A couple of weeks after I sent the manuscript, I left for the conference. It was an amazing experience. Everyone I talked to was so friendly and supportive. I expected to spend the entire time as a loner, but I made several friends while I was there. During breakfast one day, I went to sit at an empty table because I didn’t recognize anyone. As I set my stuff down, someone at a nearby table said, “No, you’re not going to sit over there alone.” Like I said, the whole experience was just amazing. Anyway, after sitting through a few sessions (which were chock full of great information) I realized that the manuscript I’d sent out was not really ready. The story was good. The characters too. But it needed some work.

So I was faced with a serious dilemma. I could do the revisions and just hope the agent that already had my manuscript liked it the way it was, which seemed unlikely. Or I could send her an email and pull my manuscript from her consideration. After discussing the situation with an agent who was speaking at the conference, I knew what I had to do. It was with a heavy heart that I emailed the only agent who had my manuscript and admitted it wasn’t ready.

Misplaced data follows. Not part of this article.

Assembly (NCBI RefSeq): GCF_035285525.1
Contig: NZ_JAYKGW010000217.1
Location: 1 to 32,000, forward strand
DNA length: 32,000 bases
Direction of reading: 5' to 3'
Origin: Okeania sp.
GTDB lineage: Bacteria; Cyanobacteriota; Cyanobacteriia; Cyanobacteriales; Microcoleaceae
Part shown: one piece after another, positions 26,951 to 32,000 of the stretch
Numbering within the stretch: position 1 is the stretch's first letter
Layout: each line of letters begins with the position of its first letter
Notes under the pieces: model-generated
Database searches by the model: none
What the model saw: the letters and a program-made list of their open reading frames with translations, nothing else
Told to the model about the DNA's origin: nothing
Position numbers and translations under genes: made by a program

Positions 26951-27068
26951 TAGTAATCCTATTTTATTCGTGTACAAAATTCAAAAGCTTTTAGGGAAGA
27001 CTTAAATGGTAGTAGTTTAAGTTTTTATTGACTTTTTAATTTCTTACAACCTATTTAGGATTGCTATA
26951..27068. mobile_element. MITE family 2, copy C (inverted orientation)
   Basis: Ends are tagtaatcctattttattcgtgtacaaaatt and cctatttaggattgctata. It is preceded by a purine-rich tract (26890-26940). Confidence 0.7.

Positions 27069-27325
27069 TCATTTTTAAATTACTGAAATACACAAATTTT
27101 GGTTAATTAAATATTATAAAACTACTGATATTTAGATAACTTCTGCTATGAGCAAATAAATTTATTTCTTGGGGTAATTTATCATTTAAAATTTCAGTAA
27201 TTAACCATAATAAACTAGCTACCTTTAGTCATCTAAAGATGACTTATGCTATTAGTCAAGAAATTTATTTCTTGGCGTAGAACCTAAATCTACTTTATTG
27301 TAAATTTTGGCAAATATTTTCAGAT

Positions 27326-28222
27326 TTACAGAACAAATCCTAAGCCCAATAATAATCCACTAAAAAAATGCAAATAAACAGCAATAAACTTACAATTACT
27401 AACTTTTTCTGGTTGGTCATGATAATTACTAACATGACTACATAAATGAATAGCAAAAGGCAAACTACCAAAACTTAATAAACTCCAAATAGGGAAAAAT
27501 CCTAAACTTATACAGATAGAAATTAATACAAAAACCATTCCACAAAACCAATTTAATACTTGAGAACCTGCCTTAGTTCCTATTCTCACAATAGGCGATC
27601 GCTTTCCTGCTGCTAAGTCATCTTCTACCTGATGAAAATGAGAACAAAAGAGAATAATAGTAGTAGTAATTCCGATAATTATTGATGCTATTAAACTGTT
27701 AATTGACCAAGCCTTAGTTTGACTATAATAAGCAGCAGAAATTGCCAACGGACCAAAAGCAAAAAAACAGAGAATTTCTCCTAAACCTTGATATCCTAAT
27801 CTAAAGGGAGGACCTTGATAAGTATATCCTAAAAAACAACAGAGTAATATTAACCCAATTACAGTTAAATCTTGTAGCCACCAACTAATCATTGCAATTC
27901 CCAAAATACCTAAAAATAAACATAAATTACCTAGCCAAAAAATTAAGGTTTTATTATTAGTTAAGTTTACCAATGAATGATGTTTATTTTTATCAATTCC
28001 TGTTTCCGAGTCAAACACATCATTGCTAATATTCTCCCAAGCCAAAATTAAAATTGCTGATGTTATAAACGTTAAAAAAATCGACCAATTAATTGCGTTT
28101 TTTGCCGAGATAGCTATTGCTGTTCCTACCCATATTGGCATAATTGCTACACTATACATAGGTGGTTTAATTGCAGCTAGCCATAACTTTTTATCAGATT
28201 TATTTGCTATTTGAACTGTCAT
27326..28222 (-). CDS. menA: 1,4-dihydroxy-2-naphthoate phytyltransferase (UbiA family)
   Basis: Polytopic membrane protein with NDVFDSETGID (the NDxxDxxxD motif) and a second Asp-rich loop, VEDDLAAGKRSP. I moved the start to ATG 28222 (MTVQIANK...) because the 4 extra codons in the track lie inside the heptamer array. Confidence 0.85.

It was a hard decision to make, and an even harder email to send, but it was the right decision. It needed to be done. Luckily, the agent was understanding and thanked me for letting her know. Also, I had two more agents from the conference request to see at least part of the manuscript when my revisions are done.

So for now it’s back to the grindstone to finish these revisions. The best part is, I know I’m only making it better.